Residents of Alabama, Mississippi and Florida are being urged to evacuate or to fortify their homes. Above, a resident of Mexico Beach, Fla., boards up a shop.
Forecasters predicted Michael would veer northeast after landfall — through Georgia, North Carolina and South Carolina — before heading into the Atlantic on Thursday night.
What can we, should we, do … or not
To keep warming at 1.5 degrees, governments and private businesses must make unprecedented changes—on a sweeping global scale—in energy systems, land management, building efficiency, industrial operations, shipping and aviation, and city-wide design. Within the next decade, human-caused carbon-dioxide emissions need to fall forty-five per cent below 2010 levels. By 2050, net carbon-dioxide emissions must equal zero. “It’s a goal that we can aspire to, but maybe not meet,” Jennifer Francis, a climate scientist at Rutgers University who studies Arctic warming and its impacts on global climate, said. “So it’s useful, even if it isn’t all that realistic.”
… The longer countries take to reduce energy consumption and transition to renewable energy sources like solar and wind, the more they will have to rely on technologies such as carbon removal, which are currently too expensive, experimental, and small-scale to do the job.
… faster rates of sea-level rise allow much less time to adapt—to restore natural coastal ecosystems and reinforce infrastructure. “Above 1.5 it becomes even more difficult for small islands to plan and recover economically from any damage,” Thomas said. “There are issues of migration and reduced social cohesion after repeated extreme events.” At the U.N. talks in 2010, rich countries had promised to provide financial support of as much as a hundred billion dollars collectively (or one per cent of their total G.D.P.s), to developing nations by 2020, to help with the transition to a low-carbon economy and with adapting to climate impacts they already experience. Rich nations have not followed through on that promise; this year, both the United States and Australia declared that they would no longer be contributing any money at all.
Wired.com considers geoengineering options in WE NEED MASSIVE CHANGE TO AVOID CLIMATE HELL.
The starkness of the report may also spark talk of more elaborate strategies for fighting climate change than cutting emissions. Scientists are also toying with the notion of geoengineering. This could entail carbon capture techniques or solar geoengineering to bounce the sun’s radiation back into space by spraying aerosols in the atmosphere or by brightening clouds.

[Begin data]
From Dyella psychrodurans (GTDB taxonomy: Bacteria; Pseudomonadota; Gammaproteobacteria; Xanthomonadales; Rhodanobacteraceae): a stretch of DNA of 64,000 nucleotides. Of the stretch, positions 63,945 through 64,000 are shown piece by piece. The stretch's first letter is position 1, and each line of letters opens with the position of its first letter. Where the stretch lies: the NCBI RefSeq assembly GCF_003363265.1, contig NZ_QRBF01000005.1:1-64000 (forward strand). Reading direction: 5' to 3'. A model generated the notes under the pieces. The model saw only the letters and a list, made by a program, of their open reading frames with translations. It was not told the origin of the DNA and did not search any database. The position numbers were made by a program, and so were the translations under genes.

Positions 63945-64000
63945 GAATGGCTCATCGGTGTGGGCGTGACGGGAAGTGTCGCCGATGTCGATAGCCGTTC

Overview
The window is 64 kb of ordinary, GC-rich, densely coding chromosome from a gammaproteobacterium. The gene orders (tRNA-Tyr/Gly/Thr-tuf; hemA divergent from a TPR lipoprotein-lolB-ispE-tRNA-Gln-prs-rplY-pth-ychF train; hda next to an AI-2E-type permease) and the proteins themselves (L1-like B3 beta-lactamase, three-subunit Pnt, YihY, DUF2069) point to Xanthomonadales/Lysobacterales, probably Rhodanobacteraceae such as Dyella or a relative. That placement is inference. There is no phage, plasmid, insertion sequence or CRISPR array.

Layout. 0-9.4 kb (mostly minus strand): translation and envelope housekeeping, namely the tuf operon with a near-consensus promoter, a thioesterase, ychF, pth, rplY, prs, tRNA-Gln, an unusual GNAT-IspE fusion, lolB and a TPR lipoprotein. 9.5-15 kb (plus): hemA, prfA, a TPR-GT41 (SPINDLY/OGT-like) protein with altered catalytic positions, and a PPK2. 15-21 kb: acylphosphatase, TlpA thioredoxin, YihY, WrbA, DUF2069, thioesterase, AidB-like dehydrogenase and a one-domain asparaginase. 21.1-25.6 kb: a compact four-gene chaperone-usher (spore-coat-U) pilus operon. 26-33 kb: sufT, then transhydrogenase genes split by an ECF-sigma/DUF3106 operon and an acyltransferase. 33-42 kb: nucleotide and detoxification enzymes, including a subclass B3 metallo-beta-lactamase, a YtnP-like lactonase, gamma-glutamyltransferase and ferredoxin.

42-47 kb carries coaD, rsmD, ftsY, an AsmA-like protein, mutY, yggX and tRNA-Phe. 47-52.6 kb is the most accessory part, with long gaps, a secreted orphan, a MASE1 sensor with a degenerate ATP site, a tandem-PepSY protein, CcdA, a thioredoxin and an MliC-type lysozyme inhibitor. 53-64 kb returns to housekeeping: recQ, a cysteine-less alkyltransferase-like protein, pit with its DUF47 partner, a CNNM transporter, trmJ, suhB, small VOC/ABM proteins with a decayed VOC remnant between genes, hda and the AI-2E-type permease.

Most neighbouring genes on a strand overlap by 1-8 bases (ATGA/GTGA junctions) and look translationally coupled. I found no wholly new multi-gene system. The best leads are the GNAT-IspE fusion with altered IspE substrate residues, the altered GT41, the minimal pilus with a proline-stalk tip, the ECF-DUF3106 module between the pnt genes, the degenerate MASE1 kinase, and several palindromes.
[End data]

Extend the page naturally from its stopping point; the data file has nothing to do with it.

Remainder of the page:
“There will be some pressure from some corners to increasingly look at options like solar geoengineering,” says Pasztor. “That’s a fact of life. That doesn’t mean necessarily that we will have to use solar geoengineering, but if you want to prudently manage global climate risk, then it’s fair to say that one needs to look at all the options.”
Geoengineering, though, comes with a slew of potential problems. You might spray foam on the ocean surface to reflect light back into space, but that could also change the weather. And the issue with such solar radiation management, or SRM, is that even in the best case, it doesn’t address the underlying problem. “Once emitted, CO2 stays in the atmosphere for millennia,” says Seneviratne. “Any approach related to SRM only mitigates some of the symptoms of climate change, but not its root cause, which is the elevated CO2 concentrations.” That means issues like ocean acidification, which is inflicting wide-ranging harm on marine life, would remain unaddressed.
So, wired.com concludes: “… we aren’t going to geoengineer our way out of this mess—cutting emissions is our number one priority. But as this new report makes abundantly clear, the disease we’ve unleashed on this planet is only getting worse, and we aren’t doing nearly enough to find the cure.”
“You have to think in terms of the survival of human society,” Benjamin Horton, a British geographer who is currently leading the creation of a sea-level-rise adaptation plan for Singapore …
Heads of state and international leaders will meet in Poland, in December, for the next round of U.N. climate-change talks. They have been given a map of the scale and urgency of the risks that island nations, and the rest of the world, now face, and also specific, feasible pathways to reduced emissions. The science is settled. The only question now is whether the world can find the political—or moral—will to do anything about it. “The report is an assessment of the current scientific understanding,” Solecki, who co-authored the first chapter, told me. “The tone of the report paints a challenging picture, but one that also can be viewed as an opportunity.”